Cooking on a Budget


    A broke grad student asks for cooking tips to save money, and, more specifically, what to do with a stale loaf of bread.

    Dear Miriam,

    As a broke grad student, I've been trying to be more careful about not wasting any food, so I've been doing a lot of cooking in advance, cooking and freezing, etc. One of the things I now have on my hands is a half a loaf of stale bread. Do you have any ideas on what I could do with that and with other leftovers I don't want to throw away? Are there other quick and easy cost-saving measures I can take while still eating well?

    Cooking on a Budget

    Dear Cooking,

    One of the best cost-saving measures is cooking at home rather than buying pre-made frozen meals or eating in restaurants, so you're already on the right track! Depending on where you live, where you shop for groceries can also save money. In Center City, Trader Joe's and Superfresh are much more cost effective than DiBruno Bros. or Whole Foods. Then again, if you have the time to do it, comparison shopping can tell you a lot. You can find out which stores are having sales on particular products and when. If you have access to a car, you can save a lot by driving to stores outside the city or even to the Pathmark on Gray's Ferry for bigger, but less frequent, trips. If you pay for a car-sharing service, it may be worth the cost for FreshDirect or Peapod, which charge flat delivery fees rather than an hourly rate. Depending on who you live with and your ethics of car-sharing, you could split a BJ's membership with roommates (or others) and stock up.

    Making things from scratch is almost always cheaper than buying premade, and usually it's tastier and healthier, too. Baking bread is a great example. But baking bread also takes a lot of time, so you need to decide on your priorities. Homemade vegetable soup is way better than any premade variety, and making soup actually doesn't take much more time than heating up something out of a can or box. Homemade burritos are also delicious and super easy.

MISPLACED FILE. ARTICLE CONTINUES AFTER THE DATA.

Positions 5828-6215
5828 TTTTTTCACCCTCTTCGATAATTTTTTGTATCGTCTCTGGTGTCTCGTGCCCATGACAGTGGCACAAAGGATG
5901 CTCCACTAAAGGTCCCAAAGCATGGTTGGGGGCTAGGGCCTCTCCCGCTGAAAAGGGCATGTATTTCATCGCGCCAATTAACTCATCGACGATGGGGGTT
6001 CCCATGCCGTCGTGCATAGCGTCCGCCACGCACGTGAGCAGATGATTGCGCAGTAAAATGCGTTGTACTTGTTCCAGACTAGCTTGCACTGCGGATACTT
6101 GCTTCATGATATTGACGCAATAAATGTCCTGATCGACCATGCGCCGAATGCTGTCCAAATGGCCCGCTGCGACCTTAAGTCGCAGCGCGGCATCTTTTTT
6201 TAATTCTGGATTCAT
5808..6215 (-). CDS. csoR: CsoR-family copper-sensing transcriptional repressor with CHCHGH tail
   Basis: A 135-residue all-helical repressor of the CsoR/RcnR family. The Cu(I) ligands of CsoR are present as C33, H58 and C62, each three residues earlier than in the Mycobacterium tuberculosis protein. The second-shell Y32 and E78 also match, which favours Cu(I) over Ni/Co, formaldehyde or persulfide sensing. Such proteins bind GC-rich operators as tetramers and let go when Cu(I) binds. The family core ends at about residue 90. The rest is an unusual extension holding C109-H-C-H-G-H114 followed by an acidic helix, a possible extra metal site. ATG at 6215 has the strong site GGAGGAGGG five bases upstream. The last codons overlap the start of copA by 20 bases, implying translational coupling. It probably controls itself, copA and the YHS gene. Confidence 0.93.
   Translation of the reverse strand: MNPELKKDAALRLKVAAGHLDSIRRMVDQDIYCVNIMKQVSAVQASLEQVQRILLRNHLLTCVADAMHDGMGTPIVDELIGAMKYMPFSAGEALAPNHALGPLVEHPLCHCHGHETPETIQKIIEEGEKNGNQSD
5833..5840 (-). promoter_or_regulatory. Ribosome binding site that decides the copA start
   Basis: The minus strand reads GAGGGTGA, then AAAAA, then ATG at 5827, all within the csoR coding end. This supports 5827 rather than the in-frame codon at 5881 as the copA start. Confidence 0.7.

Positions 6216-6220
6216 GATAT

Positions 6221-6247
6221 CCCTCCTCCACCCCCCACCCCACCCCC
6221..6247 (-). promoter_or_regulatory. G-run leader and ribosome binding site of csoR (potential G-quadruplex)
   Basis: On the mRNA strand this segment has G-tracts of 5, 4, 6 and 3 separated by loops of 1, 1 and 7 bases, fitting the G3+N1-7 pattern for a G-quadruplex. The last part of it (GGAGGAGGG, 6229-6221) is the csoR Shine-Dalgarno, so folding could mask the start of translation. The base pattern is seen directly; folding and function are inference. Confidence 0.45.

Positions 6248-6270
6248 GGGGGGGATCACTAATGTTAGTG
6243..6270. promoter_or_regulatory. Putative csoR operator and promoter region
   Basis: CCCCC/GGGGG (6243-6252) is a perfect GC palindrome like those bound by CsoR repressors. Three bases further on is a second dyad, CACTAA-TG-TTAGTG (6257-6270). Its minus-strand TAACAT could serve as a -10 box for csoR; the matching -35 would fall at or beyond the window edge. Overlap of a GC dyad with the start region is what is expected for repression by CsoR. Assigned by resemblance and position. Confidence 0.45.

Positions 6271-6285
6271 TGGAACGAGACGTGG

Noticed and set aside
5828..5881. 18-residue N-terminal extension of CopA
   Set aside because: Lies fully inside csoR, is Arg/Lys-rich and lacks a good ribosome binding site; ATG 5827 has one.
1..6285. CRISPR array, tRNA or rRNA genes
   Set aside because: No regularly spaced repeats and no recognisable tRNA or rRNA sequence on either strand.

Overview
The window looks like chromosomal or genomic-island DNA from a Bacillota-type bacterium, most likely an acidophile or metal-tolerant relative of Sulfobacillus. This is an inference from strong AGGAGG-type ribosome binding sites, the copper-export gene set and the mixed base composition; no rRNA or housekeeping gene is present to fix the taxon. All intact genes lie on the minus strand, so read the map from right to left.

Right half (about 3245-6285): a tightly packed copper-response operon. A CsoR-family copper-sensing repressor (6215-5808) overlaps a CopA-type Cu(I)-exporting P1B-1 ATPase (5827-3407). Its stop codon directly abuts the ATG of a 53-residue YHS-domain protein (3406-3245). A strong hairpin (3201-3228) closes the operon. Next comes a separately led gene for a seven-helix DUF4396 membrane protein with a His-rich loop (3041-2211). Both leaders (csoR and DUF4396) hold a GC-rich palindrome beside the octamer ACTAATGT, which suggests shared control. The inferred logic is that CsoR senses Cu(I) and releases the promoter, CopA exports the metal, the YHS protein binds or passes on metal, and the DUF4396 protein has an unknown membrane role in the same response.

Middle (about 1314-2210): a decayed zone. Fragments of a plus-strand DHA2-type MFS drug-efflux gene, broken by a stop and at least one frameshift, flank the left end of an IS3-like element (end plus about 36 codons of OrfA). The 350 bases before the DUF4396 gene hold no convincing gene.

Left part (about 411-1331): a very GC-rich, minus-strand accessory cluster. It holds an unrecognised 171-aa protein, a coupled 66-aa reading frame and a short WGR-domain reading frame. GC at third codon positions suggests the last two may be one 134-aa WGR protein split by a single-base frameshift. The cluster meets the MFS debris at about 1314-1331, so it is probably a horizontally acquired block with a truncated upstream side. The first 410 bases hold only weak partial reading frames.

When you have random little bits of veggies left in your fridge, they're great to use in soups, stews, quiches, casseroles or omelettes. Leftover and possibly about-to-be-overripe pieces of fruit can be frozen and later thrown into smoothies. I often get stuck on random almost-too-stale-to-eat snack foods, but even these can be spiced and baked and tossed together as a homemade "party mix." As for your stale bread, my favorite thing to do is to make croutons which, yes, can be eaten on salads or out of the bag. Cut the bread into cubes, toss with oil, paprika, garlic powder, onion powder, dried or fresh parsley, and salt and pepper. Spread in a single layer and bake at a lowish temperature for a longish time. If that's not your style, depending on how stale it is, French toast is always an option. I've also heard of the possibility of making breadcrumbs and freezing them for use in future recipes, though I've never tried this myself.

    One of the best ways to eat well is to eat with other people. Philly is big into potlucks. I think that's because no one has to spend too much time or money, or eat the same same baked ziti by themselves for an entire week. Shabbat is, of course, a great time to invite people over for a potluck, but other nights of the week are, too. Seeing what other people bring can also inspire you to try new flavors, recipes and ingredients. Nothing beats talking about food around the dinner table, so invite your guests to share their favorite cost-cutting/good-eating tips. Even on a budget, you'll be full of good food and good ideas and surrounded by good company.

    Be well,